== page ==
“No man was ever great by imitation.”- Samuel Johnson
How To Be Original
Investing In Your Style
I recently watched a YouTube video by Andrei Jikh where he explains the best times of the year or week to invest. He expertly breaks it down to the best days, but in a complete reversal, he says, "If you try to time the market you are probably going to do very badly." This is because the window is not guaranteed, and missing it can cost you big. You are much better off investing in small amounts gradually than trying to catch the market at the right time and buy all at once.
We can talk all day about originality, but in the end ,"If you try to be original you are probably going to plagiarize the heck out of somebody." The window for what is original is teeny tiny, so small we can even debate its existence. Is it there, is it not there? My guess is as good as yours.
“Originality is the art of concealing your source.” -Franklin P. Jones
Remember, lack of originality is not a bad thing. Plagiarism is a bad thing. You are much better off owning up to your lack of originality in every way possible. You are better off taking a little and giving a little rather than trying to give everything at once.
Blogger and author, Austin Kleon, suggests that creatives try to build on existing ideas rather than create new ones. Be honest and transparent about it. For example, many of my blog ideas come from quotes that I run into. I reference the quote and then I just elaborate on what it means to me.
All genuine creativity is the development of ideas that already exist.
This isn't just a concept in art. The smart phone was not an original idea, there were cell phones before that, and bean cans before that, and face to face conversations before that.
"What a good artist understands it that nothing comes from nowhere. All creative work builds on what came before. Nothing is completely original." -Austin Kleon
“Every child is an artist. The problem is how to remain an artist once we grow up.” -Pablo Picasso
Beatrice Blue, like artists long ago, has considered the loss of exploration and freedom to make art in adulthood. She said, if only we explored as a child does, then style would come naturally.
Adolfo Serra taught that we can learn a lot by watching how children create. They don’t need references, styles, or teachers.Children are natural artists. Give them the tools to work with and off they go.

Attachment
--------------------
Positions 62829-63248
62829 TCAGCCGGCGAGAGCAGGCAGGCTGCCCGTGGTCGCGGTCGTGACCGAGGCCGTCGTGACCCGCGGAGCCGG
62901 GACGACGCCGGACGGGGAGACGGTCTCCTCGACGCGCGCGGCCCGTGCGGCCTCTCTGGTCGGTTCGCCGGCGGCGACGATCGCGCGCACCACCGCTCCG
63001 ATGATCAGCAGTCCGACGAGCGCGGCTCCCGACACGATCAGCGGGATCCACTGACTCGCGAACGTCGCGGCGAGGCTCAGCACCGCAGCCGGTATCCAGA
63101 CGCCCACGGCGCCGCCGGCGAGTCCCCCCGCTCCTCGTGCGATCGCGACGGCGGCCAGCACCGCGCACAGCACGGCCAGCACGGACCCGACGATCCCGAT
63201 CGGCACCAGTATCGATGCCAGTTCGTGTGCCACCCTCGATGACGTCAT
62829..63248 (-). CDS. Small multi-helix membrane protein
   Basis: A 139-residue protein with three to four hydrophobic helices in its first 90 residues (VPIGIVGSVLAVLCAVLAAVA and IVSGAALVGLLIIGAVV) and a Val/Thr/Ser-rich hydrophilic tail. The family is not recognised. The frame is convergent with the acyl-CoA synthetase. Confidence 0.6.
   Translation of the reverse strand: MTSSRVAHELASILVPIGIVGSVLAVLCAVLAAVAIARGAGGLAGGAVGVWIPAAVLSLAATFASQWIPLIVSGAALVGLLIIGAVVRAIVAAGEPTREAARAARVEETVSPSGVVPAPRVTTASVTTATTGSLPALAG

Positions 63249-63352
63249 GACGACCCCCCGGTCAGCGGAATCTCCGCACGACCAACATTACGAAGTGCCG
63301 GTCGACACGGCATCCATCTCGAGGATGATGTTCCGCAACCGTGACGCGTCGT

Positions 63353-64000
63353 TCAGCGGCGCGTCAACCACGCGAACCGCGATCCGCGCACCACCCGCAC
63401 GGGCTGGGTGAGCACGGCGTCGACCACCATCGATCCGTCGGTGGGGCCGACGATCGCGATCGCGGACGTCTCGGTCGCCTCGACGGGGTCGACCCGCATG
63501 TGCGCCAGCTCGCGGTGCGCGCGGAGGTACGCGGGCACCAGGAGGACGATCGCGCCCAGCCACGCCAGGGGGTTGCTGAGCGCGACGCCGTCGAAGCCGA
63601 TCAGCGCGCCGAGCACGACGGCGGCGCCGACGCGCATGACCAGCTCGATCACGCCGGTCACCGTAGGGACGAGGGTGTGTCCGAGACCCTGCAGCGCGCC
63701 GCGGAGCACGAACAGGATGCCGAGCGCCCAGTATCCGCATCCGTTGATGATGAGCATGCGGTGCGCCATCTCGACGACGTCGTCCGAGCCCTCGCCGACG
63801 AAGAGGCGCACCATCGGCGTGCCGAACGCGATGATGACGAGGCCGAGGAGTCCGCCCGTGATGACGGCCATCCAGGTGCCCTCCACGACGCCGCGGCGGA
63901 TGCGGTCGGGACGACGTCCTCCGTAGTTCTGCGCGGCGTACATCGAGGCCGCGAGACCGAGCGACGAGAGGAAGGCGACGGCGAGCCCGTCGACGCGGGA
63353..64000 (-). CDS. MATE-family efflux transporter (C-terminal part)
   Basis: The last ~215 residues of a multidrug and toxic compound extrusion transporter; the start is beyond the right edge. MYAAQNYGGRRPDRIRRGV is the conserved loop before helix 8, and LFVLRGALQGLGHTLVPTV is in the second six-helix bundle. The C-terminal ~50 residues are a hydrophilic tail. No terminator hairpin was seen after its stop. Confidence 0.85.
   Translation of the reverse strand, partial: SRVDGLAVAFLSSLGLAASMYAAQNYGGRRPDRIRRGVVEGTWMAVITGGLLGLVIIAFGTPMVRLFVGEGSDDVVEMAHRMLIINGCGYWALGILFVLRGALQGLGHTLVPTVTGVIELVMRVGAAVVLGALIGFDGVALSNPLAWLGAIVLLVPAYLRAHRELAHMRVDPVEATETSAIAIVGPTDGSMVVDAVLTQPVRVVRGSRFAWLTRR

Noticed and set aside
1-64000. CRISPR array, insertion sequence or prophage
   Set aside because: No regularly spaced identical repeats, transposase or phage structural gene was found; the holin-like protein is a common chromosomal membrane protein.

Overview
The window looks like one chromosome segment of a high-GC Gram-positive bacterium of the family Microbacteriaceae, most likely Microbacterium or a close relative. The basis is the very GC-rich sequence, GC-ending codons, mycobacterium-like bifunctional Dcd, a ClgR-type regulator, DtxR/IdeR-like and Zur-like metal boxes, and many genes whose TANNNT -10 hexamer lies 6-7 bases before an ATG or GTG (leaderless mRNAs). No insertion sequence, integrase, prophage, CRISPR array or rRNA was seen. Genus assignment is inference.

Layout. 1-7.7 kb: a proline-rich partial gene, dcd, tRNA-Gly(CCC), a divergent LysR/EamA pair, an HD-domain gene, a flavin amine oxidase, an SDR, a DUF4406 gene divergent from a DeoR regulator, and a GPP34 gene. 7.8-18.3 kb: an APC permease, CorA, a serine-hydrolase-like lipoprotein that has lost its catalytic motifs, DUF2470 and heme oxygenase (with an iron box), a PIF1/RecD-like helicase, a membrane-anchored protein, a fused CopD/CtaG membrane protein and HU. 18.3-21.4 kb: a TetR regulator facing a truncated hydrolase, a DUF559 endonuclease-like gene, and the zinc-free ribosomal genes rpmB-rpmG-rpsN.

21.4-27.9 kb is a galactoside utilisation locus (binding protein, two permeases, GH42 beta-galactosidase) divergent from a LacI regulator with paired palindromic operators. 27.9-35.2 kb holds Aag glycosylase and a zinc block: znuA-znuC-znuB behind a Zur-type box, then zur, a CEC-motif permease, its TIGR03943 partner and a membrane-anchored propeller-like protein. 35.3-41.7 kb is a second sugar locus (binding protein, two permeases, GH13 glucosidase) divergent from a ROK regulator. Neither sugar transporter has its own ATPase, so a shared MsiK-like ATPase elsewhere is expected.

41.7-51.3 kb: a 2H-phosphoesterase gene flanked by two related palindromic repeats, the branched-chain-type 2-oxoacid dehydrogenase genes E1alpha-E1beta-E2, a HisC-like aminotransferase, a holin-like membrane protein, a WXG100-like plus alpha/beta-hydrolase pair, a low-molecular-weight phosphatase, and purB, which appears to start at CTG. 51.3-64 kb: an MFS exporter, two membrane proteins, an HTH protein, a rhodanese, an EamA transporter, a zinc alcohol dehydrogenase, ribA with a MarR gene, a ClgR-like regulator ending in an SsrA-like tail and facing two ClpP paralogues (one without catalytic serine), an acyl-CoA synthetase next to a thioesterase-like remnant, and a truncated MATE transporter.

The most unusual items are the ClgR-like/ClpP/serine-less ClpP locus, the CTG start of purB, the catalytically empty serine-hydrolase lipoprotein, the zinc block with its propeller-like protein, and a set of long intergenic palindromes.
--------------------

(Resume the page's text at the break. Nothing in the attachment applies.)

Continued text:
Give Them Scissors
It is amazing to me what a child can do with scissors. I have seen children build their art out of paper before coloring it. Alternatively, they cut out the finished pieces and rearrange them on a separate piece of coloring paper or make new things from their designs, like bookmarks.
Give Them Every Sort Of Medium
Children mix mediums like they mix playdough. Some crayon here, marker there, then watercolor over everything. Bring out all the art supplies.
Give Them Texture
Children's art can look like a collage of materials: Crazy eyes, stickers, colored paper, macaroni, and glue.
Give Them Different Surfaces To Draw On
Children draw on walls, sidewalks, cardboard, their arms, their faces, surfaces that are notoriously difficult to work with.
Give Them Space
Perhaps the most difficult things for adults to imitate are the things that make children what they are. Children are simple, new to the world, and do not have negative thought patterns holding them back. Children do not have any reason to create art other than for its own sake.
If you are looking for coloring pages for adults or children, I have a set of 3 coloring pages in my shop, featuring woodland critters, ocean critters, and critters you might find around the house. Enjoy!
"The Reason that most people don't possess these extraordinary physical capabilities isn't because they don't have the capacity for them, but rather because they are satisfied to live in the comfortable rut of homeostasis and never do the work that is required to get out of it. They live in the world of "good enough." The same thing is true for all mental activities we engage in."
I fell in love with Deliberate Practice while doing martial arts, but recently I decided to scour my notes for insight into writing and illustration.
I often find myself drawing similar things over and over again because I am comfortable with them and I know they get likes on social media. However, my goal is to improve, particularly to grow into stories that I want to illustrate.
Those that stand by Deliberate Practice define it as a practice with purpose and intent to improve. Here are some ways you can make it apart of your learning and take your skill to the next level:
Make clear goals
Hi, my name is Cory Shaw. I am an author and illustrator of books and book covers for children.
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